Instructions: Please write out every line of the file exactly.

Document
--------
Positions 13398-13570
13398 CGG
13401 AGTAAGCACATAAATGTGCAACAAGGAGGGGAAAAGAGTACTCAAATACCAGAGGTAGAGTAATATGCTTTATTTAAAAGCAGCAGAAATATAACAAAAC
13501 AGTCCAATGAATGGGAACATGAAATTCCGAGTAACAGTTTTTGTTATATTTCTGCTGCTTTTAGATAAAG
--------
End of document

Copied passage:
Positions 13398-13570
13398 CGG
13401 AGTAAGCACATAAATGTGCAACAAGGAGGGGAAAAGAGTACTCAAATACCAGAGGTAGAGTAATATGCTTTATTTAAAAGCAGCAGAAATATAACAAAAC
13501 AGTCCAATGAATGGGAACATGAAATTCCGAGTAACAGTTTTTGTTATATTTCTGCTGCTTTTAGATAAAG